My name is Tom, and I'm a metastatic colon cancer survivor.
I was having some abdominal pain back in 2012, and it was during a routine physical that my doctor said, “let’s get that checked out.” In a couple of days, I was having a CT scan, and the next day I was in front of a surgeon.
My surgeon said, “that’s coming out, and it’s coming out now. I had a colonoscopy the next morning (my first) and a couple days after that, I had a partial colectomy and he spent the next eight days in the hospital. Initially, I thought it was just a situation where the removal was going to be the final process. But when the surgeon mentioned that I was going to be doing some chemotherapy, then I knew things were a little more severe than I thought. At the very first meeting with my oncologist, before any chemo treatment would begin, he told me I needed to get genetic testing. He said he “highly suggested” I do that. The testing was not covered by my insurance, and it would cost me about $600. I actually thought about it a couple of days. I didn’t know how to fight cancer, but I wanted to give my doctors all the tools they wanted, so I got the genetic testing. It would take over 2 years to realize the genetic testing and knowing my biomarker would be the most important thing I would do during my 4 ½ year fight.
When I first got the biomarker testing, I didn't know what it was going to lead to. My biomarkers said I was MSI-H / dMMR. I had Lynch Syndrome which is a hereditary condition. This led Ambry Genetics to want to test everyone on my father’s side of the family and they did. I went over two years of chemo regimens and radiation, and the tumor would always start growing after those treatments stopped. This was not working. I did get a 2nd and 3rd opinion about treatment paths and found I was on the best path I could be on. But this path was not working.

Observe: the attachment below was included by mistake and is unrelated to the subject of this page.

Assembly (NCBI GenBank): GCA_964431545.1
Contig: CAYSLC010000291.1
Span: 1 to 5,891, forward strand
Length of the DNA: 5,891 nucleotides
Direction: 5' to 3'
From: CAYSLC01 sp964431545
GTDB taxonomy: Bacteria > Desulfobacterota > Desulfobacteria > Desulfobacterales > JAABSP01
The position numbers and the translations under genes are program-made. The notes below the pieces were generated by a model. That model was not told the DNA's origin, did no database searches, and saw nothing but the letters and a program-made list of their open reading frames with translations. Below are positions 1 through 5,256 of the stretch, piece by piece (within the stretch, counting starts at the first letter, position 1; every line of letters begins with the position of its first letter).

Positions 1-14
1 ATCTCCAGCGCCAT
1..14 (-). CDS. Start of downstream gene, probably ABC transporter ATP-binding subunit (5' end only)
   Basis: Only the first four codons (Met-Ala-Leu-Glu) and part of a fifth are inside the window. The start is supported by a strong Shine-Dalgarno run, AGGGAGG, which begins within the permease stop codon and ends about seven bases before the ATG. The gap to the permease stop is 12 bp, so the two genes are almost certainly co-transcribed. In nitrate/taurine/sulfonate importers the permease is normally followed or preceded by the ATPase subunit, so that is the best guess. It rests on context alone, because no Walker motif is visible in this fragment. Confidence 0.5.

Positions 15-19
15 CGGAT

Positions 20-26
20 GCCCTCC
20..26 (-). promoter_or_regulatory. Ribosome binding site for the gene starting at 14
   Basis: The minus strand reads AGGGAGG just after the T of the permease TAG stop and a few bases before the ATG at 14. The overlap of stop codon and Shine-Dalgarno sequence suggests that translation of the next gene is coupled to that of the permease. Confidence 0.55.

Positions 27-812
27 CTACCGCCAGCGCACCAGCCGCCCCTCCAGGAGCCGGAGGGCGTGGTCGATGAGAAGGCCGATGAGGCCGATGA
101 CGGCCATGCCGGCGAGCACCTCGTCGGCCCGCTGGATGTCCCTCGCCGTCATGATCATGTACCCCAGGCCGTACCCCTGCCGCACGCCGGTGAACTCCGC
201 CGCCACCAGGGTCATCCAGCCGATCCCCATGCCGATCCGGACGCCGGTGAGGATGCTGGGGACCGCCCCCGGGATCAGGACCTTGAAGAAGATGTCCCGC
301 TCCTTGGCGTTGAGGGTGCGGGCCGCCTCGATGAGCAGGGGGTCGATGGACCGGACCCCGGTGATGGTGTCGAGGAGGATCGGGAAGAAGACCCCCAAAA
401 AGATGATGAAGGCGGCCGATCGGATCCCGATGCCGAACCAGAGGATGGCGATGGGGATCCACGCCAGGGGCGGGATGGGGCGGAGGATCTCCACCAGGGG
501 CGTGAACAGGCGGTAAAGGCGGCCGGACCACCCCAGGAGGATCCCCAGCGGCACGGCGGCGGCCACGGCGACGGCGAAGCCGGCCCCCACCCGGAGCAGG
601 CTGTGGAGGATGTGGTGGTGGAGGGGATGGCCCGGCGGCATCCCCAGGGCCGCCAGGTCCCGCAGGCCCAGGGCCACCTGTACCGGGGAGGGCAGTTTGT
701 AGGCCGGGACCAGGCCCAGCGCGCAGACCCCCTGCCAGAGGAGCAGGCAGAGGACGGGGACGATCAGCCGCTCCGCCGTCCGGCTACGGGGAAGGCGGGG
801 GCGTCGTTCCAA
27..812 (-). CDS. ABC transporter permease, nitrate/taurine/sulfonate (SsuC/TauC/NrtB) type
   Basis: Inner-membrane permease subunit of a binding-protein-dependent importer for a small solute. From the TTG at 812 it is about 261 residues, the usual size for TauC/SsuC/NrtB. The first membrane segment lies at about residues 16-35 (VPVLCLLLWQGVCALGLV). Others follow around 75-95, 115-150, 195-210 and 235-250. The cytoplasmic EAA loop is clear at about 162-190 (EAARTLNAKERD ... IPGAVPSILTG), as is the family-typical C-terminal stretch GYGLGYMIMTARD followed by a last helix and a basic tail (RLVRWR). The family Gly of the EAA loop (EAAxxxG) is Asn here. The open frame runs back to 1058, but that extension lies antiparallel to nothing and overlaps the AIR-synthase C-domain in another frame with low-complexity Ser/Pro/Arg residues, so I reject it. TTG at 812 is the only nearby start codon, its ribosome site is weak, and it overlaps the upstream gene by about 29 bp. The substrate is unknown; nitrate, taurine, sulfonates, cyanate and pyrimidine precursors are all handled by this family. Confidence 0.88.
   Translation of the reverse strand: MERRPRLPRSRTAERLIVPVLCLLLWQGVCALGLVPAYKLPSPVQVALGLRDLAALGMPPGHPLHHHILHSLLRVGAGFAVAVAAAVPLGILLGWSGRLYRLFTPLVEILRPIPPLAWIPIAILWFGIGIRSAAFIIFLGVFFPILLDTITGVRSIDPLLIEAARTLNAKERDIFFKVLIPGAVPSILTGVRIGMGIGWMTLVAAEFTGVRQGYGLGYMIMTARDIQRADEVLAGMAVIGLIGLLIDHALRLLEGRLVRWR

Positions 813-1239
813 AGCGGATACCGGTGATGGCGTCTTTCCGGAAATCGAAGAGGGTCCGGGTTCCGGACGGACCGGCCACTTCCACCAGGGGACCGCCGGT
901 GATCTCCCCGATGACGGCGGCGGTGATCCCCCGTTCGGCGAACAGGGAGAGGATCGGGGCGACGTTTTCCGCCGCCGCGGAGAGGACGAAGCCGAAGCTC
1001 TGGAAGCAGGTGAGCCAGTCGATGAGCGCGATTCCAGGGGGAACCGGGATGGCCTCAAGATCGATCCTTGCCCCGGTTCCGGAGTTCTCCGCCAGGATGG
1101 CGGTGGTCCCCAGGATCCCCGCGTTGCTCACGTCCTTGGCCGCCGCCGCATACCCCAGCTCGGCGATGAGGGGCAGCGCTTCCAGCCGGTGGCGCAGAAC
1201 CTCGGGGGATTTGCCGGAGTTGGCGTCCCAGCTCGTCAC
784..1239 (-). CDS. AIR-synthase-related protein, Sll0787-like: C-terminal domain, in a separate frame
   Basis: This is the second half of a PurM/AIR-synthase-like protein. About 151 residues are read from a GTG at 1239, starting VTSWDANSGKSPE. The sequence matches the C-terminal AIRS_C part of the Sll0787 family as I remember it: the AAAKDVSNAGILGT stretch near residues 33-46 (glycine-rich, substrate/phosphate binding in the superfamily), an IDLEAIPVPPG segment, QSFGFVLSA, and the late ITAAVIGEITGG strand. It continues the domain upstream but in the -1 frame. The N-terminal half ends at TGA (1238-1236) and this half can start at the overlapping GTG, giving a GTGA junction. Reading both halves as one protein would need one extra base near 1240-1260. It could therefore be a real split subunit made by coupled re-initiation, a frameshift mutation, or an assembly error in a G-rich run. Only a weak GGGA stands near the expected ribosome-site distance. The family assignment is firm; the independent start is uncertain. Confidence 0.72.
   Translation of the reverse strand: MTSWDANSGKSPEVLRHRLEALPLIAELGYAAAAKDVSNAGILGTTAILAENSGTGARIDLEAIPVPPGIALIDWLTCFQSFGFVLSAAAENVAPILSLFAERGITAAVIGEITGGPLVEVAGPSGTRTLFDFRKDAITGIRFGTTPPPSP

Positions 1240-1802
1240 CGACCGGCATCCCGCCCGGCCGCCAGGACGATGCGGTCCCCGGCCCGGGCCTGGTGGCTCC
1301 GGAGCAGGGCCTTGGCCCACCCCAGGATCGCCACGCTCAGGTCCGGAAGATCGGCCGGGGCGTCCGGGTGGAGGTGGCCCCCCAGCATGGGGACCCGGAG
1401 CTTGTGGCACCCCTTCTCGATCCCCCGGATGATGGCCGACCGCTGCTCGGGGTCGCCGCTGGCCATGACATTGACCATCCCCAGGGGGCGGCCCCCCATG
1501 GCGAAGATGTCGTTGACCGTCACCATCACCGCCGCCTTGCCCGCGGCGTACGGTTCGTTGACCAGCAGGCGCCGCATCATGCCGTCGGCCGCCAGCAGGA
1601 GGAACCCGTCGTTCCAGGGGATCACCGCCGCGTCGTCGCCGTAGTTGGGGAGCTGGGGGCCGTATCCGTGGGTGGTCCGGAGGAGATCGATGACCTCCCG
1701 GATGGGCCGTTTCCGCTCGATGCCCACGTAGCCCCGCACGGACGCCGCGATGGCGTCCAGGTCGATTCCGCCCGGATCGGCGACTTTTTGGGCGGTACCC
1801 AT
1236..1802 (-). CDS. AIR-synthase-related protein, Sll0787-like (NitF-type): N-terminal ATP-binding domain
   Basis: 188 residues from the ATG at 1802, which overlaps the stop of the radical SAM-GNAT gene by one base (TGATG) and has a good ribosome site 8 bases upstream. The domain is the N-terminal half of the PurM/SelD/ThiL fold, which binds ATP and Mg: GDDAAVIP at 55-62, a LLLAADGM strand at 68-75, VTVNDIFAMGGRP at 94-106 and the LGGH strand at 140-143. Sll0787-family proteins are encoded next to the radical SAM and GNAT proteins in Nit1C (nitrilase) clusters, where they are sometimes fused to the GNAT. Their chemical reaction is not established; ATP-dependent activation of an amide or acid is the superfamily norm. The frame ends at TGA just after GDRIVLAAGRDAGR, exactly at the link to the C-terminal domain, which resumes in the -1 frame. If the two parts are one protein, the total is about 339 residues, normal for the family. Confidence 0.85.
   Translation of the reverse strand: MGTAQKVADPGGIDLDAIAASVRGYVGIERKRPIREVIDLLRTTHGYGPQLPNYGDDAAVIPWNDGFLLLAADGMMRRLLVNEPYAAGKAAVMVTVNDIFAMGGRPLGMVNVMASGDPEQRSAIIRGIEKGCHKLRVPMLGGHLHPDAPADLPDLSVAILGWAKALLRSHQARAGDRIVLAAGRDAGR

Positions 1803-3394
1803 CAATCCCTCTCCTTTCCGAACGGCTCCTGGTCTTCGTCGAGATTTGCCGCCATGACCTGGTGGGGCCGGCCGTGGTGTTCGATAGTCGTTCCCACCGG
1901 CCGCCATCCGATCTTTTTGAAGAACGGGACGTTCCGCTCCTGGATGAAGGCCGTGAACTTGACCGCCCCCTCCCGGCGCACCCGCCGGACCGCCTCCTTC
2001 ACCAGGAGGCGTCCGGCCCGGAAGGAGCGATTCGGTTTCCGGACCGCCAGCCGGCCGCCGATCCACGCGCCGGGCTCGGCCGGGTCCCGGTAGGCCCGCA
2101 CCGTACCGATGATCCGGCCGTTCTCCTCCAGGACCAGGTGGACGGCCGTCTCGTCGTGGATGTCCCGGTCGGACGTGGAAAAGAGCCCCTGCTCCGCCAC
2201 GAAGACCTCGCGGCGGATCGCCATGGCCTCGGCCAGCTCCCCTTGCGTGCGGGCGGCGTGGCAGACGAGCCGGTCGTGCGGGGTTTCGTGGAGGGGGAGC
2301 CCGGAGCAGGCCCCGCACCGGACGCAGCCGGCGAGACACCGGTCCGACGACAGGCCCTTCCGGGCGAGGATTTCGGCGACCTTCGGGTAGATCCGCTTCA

It was at this time I received a call from one the cancer research centers near me. They said they may have a clinical trial that may be beneficial. The clinical trial involved an immunotherapy drug that at the time was approved for certain lung and melanoma cancers. I had metastatic colon cancer. I was very skeptical, but what was on the table was not working, so I decided to try the clinical trial. After only one treatment, we found the tumor shrank more than any of the other therapies had accomplished. I found out they were looking for more people like me that were MSI-H. That was when I realized that the genetic testing I did over two years ago as a “suggestion” was why I got into the clinical trial. The clinical trial was the game changer. The clinical trial gave me the chance I was looking for. I was in the clinical trial for over 2 years. Currently, I am 5 years NED (No Evidence of Disease) and 10 years from diagnosis.
The CT scans are showing now that it's not even on the radar. There is nothing to measure. When I came off of the treatments in 2017, I was able to get back to bike riding, running and doing whatever I was doing prior to that.
I put a face on cancer. I would talk to it. I've always looked at cancer as being like an opponent that has to be defeated. It’s an opponent that enters your life and you have to deal with it. You can’t say you don’t want to play. You have to play. You have no choice. I did not know how to fight cancer. I had to leave that up to my doctors. You need to know what's the plan to get rid of this? And that's the plan you're on. You're not in control now, so you're pretty much along for the ride. But you need to be the best patient you can be. I had to be in control of something. I found that trying to control some aspects of your cancer fight can be extremely beneficial to your mental health and control of anxiety. Cancer was trying to stop me from cycling. Cycling was always something I would take back. You will have to give ground to cancer, but always have a plan to take it back. There were times when the pain would be so intense and keep me from sleeping. A lot of times I would go for a walk when I couldn’t sleep. Cancer may own the pain, but I own the walk. That’s what I was in control of. Just having it as an opponent that you need to defeat is good for the cancer patient. It allows you to be more on offense than on defense, if you can.
So, to know your biomarker is absolutely huge. In these days of targeted therapies and precision medicine, knowing your biomarker is extremely important. Targeted therapies target specific biomarkers. You need to know yours. You need to become a target. Biomarkers are the ‘person’ in Personalized Medicine. The importance of it cannot be overstated. So absolutely, know your biomarker.